Tuesday, November 16, 2010

Like a Real Person

This weekend just past, I got to attend a writer’s conference. It was a rare opportunity for me, and I have my agents – Elizabeth Pomada & Michael Larsen -  to thank for giving me a guest pass to something I could not otherwise afford. It was a great chance to find out new things, and I was profoundly grateful to be invited. I learned scads of important things.

Any person with a mental illness will recognize that it was also an amazing challenge. How was I to pass myself off as a normal person for two days straight? There were some real difficulties involved, starting with getting through my morning depression in record time so I could be functional and in San Francisco at 8:30 in the morning. Then, the trick was to stay at least apparently functional from 8:30 till the last class at 5 p.m., and still handle the 2-hour commute, plus not bite off my husband’s head when I got home. Kind of a tall order.

I handled the first hurdle – the early morning – by going to bed at 8 p.m. the night before with my clothes and everything else all laid out ready. Then I woke – more or less – at 5 a.m. and allowed myself the usual two hours of fardling and fumbling around and whining in my journal about how hard waking up is. Lots of coffee.  Plenty of time for mistakes and false starts and changes of mind. The trick here was to automate as much as possible, so I used BART (the local commute train) instead of trying to drive to the City myself, arriving frazzled, and trying to find parking. That would have finished me before I began! After I arrived downtown, I took a taxi, something I rarely do,  from the station to the Kearney street Hilton. Another thing that works is to arrive early and scope out the territory, so you don’t get overwhelmed by rush and impressions and information. By the time the conference started, I knew where all the session rooms and the bathrooms were, had found the coffee shop downstairs, and had spent a peaceful half hour in a cushy leather chair at a secluded nook behind the stairs.

Surviving the conference itself was something else. For seven straight hours there was one class after another, with a speaker shoehorned in at lunch. This meant a constant barrage of sights, sounds, information, and faking normal in public for hour after hour. I don’t know about your condition; but I am easily overwhelmed by too much stimulation. This was way up there on my stress-o-meter. A year or two ago, I had tried to attend a conference like this. The first day I had caved a couple hours early and run home. The second day I couldn’t go at all. I had to stay home, in bed, with the curtains shut, and sleep it off. It was completely exhausting, and I didn’t acquit myself well.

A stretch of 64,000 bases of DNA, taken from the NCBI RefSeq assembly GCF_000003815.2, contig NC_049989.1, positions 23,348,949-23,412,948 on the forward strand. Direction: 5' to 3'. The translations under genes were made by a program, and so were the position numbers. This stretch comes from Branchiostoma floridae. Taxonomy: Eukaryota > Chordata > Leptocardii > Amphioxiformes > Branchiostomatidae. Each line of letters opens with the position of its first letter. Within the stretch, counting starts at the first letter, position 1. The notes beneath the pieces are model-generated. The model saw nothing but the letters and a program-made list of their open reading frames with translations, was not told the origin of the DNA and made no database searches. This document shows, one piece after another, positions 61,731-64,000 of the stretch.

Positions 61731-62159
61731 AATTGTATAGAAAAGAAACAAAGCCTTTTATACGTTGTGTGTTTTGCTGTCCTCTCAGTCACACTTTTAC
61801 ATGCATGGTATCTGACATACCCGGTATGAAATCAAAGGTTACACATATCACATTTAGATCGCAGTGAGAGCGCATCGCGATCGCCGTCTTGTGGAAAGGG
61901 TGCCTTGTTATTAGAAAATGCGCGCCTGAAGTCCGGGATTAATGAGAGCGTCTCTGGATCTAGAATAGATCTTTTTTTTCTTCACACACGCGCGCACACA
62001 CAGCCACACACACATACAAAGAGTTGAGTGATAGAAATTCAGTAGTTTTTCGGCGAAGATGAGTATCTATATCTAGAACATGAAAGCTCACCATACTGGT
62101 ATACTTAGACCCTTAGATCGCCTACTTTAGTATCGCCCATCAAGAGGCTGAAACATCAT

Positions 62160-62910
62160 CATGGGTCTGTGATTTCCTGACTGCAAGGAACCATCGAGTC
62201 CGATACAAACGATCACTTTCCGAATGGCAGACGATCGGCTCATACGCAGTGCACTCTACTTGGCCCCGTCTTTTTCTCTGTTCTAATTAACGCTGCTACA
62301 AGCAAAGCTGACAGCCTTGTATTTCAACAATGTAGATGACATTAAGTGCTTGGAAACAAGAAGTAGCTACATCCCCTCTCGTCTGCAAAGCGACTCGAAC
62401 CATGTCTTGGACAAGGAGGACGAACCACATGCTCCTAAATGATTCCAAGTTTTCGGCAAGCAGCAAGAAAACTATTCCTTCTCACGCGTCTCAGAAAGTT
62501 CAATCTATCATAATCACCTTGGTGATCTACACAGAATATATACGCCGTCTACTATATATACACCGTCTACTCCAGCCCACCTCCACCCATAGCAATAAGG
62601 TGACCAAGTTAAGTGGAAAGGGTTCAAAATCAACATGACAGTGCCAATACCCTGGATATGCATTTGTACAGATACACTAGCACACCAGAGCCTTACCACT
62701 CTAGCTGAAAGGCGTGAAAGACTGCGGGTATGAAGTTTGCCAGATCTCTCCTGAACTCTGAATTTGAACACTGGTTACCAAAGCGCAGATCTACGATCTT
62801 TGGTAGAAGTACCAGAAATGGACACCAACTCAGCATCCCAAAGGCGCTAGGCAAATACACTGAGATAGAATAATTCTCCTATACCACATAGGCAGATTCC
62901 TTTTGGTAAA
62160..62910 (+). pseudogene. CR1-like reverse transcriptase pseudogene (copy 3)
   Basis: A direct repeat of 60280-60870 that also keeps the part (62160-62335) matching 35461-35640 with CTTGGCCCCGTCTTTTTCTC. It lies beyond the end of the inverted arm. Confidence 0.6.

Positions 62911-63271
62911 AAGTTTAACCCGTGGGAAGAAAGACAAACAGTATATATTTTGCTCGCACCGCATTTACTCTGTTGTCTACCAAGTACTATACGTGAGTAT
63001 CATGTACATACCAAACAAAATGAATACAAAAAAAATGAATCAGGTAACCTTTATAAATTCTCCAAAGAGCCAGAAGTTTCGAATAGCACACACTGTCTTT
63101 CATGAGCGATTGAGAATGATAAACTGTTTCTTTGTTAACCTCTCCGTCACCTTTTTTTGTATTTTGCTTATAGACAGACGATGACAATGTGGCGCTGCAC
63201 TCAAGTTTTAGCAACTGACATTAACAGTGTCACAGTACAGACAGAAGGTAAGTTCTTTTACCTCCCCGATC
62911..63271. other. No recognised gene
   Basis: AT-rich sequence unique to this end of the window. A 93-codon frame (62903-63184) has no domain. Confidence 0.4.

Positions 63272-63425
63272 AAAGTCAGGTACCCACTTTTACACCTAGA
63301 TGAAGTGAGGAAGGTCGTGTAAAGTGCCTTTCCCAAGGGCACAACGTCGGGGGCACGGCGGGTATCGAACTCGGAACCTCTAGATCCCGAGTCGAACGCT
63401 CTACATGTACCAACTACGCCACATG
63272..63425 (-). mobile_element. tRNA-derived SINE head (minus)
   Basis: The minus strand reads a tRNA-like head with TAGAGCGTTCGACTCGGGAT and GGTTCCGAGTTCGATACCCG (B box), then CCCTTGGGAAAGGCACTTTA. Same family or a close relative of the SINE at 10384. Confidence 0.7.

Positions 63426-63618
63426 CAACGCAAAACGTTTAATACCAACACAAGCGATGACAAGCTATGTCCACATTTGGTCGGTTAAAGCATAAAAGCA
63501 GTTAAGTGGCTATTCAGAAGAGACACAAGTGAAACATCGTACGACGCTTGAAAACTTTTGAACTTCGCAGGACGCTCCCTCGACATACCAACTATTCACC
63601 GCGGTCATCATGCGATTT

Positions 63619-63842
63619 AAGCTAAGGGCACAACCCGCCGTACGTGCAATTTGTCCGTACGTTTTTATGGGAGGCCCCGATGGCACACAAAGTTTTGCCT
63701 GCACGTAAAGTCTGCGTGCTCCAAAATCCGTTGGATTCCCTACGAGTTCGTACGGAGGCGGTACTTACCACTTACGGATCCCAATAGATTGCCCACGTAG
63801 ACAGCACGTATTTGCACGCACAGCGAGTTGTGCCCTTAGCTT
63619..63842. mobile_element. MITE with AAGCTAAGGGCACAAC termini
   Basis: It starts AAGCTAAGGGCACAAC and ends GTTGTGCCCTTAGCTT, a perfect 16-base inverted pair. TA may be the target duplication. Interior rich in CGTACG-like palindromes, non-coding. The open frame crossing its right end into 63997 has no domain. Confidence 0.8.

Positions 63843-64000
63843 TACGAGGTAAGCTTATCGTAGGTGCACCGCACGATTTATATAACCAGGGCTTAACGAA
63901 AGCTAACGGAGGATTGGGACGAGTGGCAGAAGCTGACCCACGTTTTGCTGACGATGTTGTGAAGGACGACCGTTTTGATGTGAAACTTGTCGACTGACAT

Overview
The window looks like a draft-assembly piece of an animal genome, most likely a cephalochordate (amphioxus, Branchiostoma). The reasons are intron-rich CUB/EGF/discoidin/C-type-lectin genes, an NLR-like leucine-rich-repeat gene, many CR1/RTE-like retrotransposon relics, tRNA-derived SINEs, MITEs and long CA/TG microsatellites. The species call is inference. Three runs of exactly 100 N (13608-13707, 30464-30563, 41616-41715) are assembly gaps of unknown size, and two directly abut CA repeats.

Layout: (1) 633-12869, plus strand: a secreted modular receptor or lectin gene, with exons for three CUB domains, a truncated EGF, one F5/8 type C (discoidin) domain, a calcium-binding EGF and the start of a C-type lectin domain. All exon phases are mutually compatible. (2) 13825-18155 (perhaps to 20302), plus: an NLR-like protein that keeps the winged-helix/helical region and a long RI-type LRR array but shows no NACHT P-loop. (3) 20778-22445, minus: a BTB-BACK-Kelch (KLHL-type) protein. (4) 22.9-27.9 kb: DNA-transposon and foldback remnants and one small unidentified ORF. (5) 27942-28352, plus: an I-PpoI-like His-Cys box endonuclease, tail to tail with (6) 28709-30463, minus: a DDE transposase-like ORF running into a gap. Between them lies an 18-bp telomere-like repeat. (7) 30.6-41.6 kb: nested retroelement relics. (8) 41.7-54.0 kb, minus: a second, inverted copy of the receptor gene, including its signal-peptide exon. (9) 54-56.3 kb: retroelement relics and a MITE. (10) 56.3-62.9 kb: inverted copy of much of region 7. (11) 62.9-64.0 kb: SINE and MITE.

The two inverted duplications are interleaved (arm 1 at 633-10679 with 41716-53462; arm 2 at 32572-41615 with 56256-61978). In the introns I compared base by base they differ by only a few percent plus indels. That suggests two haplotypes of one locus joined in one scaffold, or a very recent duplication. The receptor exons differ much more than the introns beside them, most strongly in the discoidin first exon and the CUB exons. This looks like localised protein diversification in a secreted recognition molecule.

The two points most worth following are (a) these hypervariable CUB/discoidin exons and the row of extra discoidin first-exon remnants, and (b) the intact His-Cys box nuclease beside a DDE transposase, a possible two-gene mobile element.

This year I got through both days. The secret was frequent breaks. Every couple hours, I would go downstairs and sit in that quiet lobby corner with my favorite iced latte and a good book, and just completely shut the whole thing off for twenty minutes. Luckily the sessions were short, and I had time between each workshop – but I would have done the same thing even if it meant missing a session here and there.  I expect those breaks between sessions were meant for schmoozing, but that was beyond me. I could retreat to a dark quiet space, or go crazy. That was the choice.  In fact, the first day I skipped the paid-for lunch altogether and slunk off to the café downstairs, which was nearly deserted. I missed lunch with my agents, but I had a blessed hour of speaking to no one and taking in no sort of information or stimulation. Did I offend my agents? I don’t know. I doubt it. They’re busy and important. I don’t think it mattered to them much either way. And at the end of the conference, I skipped the final hour and sat where I could see the bright sky outside, hear street noises just faintly, and recover my equilibrium before I started the two-hour trek home. There was an entire celebratory dinner that I missed that evening. It would have been fun, but it would also have been way too much. I don’t know about you, but when I have pushed myself too far, I start doing and saying things that make people unhappy I’m around.

So now you know my recipe for those normal-world activities: take a time out whenever you can. It just doesn’t pay to pretend you can handle things when you can’t. Take time to be quiet somewhere, take a pill if you have to, check out of the action, and check in with yourself. This strategy works on the job too. That’s how I got through twelve years of part time work in public libraries: long quiet lie-downs in the lounge. Did people think I was weird? Or lazy? Yeah, probably. But it would have been worse for everybody if I had faked it till I came unglued and had a psychotic episode right there at the customer counter.

There’s a good reason “modified breaks” and “flexible hours” are listed as  ‘reasonable job accommodation’ for people with mental illnesses. Check out this and other information at http://askjan.org/media/Psychiatric.html.

By the way, I may take a number of days to debrief and get back to my version of 'normal'. The first day, that included sleeping till 1:30 in the afternoon. And you know what? That's perfectly OK. I don't claim to run as smoothly as every other car on the road.Those of us with psychiatric disorders are definitely high maintenance. The point is to stay ON the road, however slowly you have to drive - and don't smash into the other drivers. If you can do that, you've won.

Deborah's book on coping with mental illness, Is There Room For Me, Too?, is available on Amazon.com, Barnesandnoble.com, Createspace.com, on Kindle editions, and at the Apple iBookstore.